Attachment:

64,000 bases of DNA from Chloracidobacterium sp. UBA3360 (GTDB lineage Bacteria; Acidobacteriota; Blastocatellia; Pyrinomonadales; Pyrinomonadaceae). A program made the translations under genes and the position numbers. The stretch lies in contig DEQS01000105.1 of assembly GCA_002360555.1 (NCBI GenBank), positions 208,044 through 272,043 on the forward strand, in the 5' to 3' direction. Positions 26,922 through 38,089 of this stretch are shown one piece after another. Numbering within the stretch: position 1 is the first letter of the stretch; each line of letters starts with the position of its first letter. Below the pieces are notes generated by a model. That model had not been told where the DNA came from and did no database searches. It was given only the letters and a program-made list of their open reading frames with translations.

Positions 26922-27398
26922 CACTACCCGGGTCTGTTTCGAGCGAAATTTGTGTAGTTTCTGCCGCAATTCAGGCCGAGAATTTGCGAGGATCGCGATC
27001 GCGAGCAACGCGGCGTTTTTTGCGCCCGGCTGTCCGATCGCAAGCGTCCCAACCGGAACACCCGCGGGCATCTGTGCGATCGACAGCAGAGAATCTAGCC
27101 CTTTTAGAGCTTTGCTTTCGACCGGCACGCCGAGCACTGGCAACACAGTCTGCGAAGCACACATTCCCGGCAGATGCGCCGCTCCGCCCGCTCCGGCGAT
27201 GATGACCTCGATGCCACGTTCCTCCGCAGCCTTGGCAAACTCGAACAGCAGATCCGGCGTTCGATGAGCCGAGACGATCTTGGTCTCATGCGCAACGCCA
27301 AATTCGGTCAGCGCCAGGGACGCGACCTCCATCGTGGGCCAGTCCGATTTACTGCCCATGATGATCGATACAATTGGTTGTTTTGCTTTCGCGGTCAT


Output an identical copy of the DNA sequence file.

64,000 bases of DNA from Chloracidobacterium sp. UBA3360 (GTDB lineage Bacteria; Acidobacteriota; Blastocatellia; Pyrinomonadales; Pyrinomonadaceae). A program made the translations under genes and the position numbers. The stretch lies in contig DEQS01000105.1 of assembly GCA_002360555.1 (NCBI GenBank), positions 208,044 through 272,043 on the forward strand, in the 5' to 3' direction. Positions 26,922 through 38,089 of this stretch are shown one piece after another. Numbering within the stretch: position 1 is the first letter of the stretch; each line of letters starts with the position of its first letter. Below the pieces are notes generated by a model. That model had not been told where the DNA came from and did no database searches. It was given only the letters and a program-made list of their open reading frames with translations.

Positions 26922-27398
26922 CACTACCCGGGTCTGTTTCGAGCGAAATTTGTGTAGTTTCTGCCGCAATTCAGGCCGAGAATTTGCGAGGATCGCGATC
27001 GCGAGCAACGCGGCGTTTTTTGCGCCCGGCTGTCCGATCGCAAGCGTCCCAACCGGAACACCCGCGGGCATCTGTGCGATCGACAGCAGAGAATCTAGCC
27101 CTTTTAGAGCTTTGCTTTCGACCGGCACGCCGAGCACTGGCAACACAGTCTGCGAAGCACACATTCCCGGCAGATGCGCCGCTCCGCCCGCTCCGGCGAT
27201 GATGACCTCGATGCCACGTTCCTCCGCAGCCTTGGCAAACTCGAACAGCAGATCCGGCGTTCGATGAGCCGAGACGATCTTGGTCTCATGCGCAACGCCA
27301 AATTCGGTCAGCGCCAGGGACGCGACCTCCATCGTGGGCCAGTCCGATTTACTGCCCATGATGATCGATACAATTGGTTGTTTTGCTTTCGCGGTCAT